Use this URL to cite or link to this record in EThOS: http://ethos.bl.uk/OrderDetails.do?uin=uk.bl.ethos.545732
Title: Asymmetric catalysis of cyanide addition reactions using metal(salen) complexes
Author: Williamson, Courtney Meghann
Awarding Body: Newcastle University
Current Institution: University of Newcastle upon Tyne
Date of Award: 2011
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Abstract:
Chiral cyanohydrins and α-aminonitriles are versatile intermediates and are of great importance to the pharmaceutical industry due to the ability to convert them into useful chemicals via simple chemical transformations. Chiral cyanohydrins and α-aminonitriles can be obtained from asymmetric cyanohydrin synthesis and asymmetric Strecker reactions respectively. In this project, bimetallic aluminium(salen) complex 1 was studied extensively and was shown to be very active in cyanohydrin synthesis using trimethylsilylcyanide (TMSCN), giving the cyanohydrin trimethylsilyl ether derived from benzaldehyde with 89% (S) enantioselectivity and 80% conversion after 18 hours at -40 oC. A variety of substituted benzaldehydes were screened giving moderate to excellent enantioselectivities. Ketones were also shown to be substrates when used in this catalytic system. Extensive kinetic studies of complex 1 gave the rate equation; rate = k[TMSCN][Ph3PO][1] which is zero order with respect to benzaldehyde. A Hammett study using complex 1 showed that this catalytic system was dominated by Lewis basic catalysis, resulting from the activation of trimethylsilylcyanide by triphenylphosphine oxide. The catalyst was then responsible for the chirality of the product rather than the activation of the aldehyde. A variety of other titanium and vanadium(salen) complexes, containing various substituents on the aromatic ring of the salen ligand were synthesised and screened in the Strecker reaction and cyanohydrin synthesis under different reaction conditions. Enantiomeric excesses of 10-95% (R and S) were achieved with conversions of 10-100% for both reactions.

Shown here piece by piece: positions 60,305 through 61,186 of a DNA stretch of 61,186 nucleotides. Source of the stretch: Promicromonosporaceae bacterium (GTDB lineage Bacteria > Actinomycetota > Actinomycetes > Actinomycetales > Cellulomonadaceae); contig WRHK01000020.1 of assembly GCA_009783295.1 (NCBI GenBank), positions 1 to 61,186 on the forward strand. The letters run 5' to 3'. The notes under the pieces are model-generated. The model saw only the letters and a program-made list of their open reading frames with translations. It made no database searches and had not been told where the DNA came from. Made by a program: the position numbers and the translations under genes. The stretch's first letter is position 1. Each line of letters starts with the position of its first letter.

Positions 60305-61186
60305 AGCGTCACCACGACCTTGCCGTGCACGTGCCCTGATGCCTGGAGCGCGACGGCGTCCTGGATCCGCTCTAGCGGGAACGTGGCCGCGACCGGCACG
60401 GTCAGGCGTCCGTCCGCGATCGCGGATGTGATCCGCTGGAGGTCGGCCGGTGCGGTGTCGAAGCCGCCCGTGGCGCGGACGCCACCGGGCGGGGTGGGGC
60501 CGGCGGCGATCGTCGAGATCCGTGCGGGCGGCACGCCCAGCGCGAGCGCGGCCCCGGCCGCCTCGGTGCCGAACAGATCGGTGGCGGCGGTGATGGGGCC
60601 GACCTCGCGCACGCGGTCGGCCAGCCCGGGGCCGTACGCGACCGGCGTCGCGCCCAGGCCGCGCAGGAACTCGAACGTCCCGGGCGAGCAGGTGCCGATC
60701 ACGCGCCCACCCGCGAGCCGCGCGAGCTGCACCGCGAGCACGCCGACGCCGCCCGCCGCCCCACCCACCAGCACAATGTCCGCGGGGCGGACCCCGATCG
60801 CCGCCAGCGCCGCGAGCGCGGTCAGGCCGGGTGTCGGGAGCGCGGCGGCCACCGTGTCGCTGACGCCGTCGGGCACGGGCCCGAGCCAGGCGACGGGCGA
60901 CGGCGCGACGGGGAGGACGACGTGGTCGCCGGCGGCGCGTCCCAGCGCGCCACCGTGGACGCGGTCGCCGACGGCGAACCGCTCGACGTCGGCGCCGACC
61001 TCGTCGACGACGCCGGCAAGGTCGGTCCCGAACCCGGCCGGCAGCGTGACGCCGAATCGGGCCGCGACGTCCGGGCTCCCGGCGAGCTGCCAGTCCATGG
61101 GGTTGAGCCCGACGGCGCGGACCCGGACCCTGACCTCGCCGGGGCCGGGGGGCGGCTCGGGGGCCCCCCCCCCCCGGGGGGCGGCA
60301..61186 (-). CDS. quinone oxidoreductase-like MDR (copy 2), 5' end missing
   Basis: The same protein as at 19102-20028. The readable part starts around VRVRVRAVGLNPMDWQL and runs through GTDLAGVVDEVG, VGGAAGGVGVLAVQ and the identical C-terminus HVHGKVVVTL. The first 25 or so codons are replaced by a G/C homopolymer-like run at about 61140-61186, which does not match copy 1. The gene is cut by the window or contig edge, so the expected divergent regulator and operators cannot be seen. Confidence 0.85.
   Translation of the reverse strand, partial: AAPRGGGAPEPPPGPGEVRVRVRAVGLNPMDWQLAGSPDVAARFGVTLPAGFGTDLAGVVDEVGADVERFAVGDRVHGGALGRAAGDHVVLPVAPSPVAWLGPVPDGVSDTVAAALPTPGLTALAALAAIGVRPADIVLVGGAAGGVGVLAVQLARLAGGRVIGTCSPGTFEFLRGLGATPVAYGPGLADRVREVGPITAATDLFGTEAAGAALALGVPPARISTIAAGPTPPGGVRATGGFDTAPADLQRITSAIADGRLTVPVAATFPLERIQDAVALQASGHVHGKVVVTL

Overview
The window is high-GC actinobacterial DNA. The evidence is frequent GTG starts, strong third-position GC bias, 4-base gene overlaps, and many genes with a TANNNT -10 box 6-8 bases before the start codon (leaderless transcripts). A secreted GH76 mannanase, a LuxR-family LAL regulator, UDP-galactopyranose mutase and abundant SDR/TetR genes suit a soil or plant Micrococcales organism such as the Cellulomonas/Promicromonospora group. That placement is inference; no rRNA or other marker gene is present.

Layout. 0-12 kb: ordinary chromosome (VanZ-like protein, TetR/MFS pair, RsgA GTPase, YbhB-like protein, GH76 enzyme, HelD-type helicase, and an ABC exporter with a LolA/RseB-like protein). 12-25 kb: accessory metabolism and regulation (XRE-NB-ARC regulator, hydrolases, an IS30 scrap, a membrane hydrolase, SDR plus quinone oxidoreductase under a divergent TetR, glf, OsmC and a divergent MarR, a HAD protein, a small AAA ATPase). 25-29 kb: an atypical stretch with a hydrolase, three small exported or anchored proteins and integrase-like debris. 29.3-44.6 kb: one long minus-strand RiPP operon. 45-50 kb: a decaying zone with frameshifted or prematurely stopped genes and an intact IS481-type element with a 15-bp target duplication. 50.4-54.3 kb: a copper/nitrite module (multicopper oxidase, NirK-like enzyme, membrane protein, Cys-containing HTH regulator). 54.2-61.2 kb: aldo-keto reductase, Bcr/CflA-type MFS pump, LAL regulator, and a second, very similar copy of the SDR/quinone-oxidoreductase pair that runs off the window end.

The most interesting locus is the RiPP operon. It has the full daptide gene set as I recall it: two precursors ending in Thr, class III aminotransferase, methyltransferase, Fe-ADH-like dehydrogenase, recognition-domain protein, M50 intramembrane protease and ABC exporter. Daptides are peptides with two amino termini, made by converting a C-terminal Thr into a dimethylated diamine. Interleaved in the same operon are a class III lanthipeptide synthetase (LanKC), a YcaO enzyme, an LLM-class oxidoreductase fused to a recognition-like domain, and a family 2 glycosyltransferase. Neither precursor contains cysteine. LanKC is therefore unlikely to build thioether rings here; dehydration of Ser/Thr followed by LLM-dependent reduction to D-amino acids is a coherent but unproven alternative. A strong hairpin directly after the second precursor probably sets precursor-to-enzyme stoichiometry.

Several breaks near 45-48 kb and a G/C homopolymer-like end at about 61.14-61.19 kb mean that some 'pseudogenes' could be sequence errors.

Supervisor: Not available Sponsor: EPSRC ; University of Newcastle Upon Tyne
Qualification Name: Thesis (Ph.D.) Qualification Level: Doctoral
EThOS ID: uk.bl.ethos.545732  DOI: Not available
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